By Clare Wilson
Antibiotic resistant bacteria has previously been found in dust
Basak Gurbuz Derman/Getty Images
Germophobes look away now. Genes that make bacteria resistant to antibiotics have been found in dust in buildings in a form that could be passed to disease-causing microbes.
The finding suggests that people in households where people frequently take antibiotics could be at higher risk of getting infected with antibiotic resistant superbugs although it isnt known if this is actually happening.
Antibiotic resistance is seen as one of the biggest global threats to public health, as growing numbers of dangerous bacteria have evolved the ability to withstand antibiotic treatment.
To try to slow the spread of resistance, we are supposed to limit our use of antibiotics, for example by not taking them for coughs or colds, which are usually caused by viruses.
However, it is unclear how useful it is for individuals to take such steps when resistant bacteria are common in the environment, such as in hospitals and perhaps our homes and workplaces too.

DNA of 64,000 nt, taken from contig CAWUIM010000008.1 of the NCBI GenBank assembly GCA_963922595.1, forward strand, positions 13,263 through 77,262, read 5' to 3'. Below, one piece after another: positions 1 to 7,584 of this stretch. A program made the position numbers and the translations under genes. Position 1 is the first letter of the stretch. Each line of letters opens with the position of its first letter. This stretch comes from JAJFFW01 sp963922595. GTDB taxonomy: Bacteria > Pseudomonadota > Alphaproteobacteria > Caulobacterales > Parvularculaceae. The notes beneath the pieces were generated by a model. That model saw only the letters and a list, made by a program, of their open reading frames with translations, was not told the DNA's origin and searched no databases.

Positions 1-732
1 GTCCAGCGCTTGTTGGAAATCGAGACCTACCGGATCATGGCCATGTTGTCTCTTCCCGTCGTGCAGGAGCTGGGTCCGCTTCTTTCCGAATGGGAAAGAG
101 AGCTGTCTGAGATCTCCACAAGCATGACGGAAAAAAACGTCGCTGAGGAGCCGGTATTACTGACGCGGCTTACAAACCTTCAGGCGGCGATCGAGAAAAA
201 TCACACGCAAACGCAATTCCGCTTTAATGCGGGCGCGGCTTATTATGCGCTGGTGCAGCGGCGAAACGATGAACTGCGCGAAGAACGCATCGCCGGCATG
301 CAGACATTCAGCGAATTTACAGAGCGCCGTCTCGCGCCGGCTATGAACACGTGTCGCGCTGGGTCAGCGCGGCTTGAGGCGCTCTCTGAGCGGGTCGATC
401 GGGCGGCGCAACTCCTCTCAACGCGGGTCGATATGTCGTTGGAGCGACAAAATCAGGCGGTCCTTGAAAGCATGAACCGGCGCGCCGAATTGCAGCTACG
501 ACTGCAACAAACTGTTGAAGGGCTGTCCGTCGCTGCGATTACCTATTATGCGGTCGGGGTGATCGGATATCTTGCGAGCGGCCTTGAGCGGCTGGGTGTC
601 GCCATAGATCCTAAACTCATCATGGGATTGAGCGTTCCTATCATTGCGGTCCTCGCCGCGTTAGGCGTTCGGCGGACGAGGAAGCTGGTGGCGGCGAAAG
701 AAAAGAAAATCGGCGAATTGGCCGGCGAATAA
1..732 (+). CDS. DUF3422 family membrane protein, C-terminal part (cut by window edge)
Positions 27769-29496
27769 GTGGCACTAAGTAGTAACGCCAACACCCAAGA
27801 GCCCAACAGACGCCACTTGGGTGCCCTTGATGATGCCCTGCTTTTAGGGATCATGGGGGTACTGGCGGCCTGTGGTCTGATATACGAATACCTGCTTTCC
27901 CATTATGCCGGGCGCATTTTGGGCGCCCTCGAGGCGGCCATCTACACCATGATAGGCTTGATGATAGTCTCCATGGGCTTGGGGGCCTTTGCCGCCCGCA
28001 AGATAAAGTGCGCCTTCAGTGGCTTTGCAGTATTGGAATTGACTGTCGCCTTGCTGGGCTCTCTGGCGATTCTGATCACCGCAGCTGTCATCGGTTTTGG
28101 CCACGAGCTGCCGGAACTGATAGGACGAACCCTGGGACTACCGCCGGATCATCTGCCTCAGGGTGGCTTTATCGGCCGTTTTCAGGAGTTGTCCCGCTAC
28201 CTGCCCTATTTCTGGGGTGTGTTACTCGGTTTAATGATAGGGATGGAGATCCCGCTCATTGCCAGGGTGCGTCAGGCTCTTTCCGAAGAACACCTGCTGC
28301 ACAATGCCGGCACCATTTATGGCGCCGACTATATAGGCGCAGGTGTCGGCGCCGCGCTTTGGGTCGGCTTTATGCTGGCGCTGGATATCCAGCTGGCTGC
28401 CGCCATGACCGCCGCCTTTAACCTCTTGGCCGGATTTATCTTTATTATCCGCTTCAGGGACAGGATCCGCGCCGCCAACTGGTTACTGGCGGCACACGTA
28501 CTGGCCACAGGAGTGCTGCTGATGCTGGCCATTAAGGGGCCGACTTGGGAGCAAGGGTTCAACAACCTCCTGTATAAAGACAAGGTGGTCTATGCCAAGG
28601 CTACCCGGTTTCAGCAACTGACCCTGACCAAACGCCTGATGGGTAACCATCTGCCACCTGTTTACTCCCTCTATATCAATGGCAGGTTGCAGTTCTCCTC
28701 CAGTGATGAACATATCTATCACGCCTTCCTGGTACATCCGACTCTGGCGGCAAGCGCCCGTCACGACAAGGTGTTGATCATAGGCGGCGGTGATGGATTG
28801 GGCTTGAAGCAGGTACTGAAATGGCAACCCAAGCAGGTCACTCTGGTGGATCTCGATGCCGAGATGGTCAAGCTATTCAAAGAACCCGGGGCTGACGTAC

Previously, resistant bacteria have been found in dust but it is unclear how dangerous this is, as most bacteria that can survive the dry conditions of dust are harmless to people.
Erica Hartmann at Northwestern University in Illinois and her colleagues wondered whether the antibiotic resistance genes in the bacteria in dust could get passed to more dangerous microbes. Bacteria often share genes with each other by swapping small sections of DNA called plasmids.
The researchers looked at dust samples from 43 public buildings. Over a quarter of the resistance genes they found were on plasmids or other transferrable forms of DNA.
It raises the possibility that if a home were contaminated with a bacterium such as the food poisoning microbe Salmonella, the microorganism could become more dangerous, says Hartmann. Its possible that something that would make you sick could pick up an antibiotic resistance gene.
Journal reference: PLoS Pathogens , DOI: 10.1371/journal.ppat.1008211
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By Clare Wilson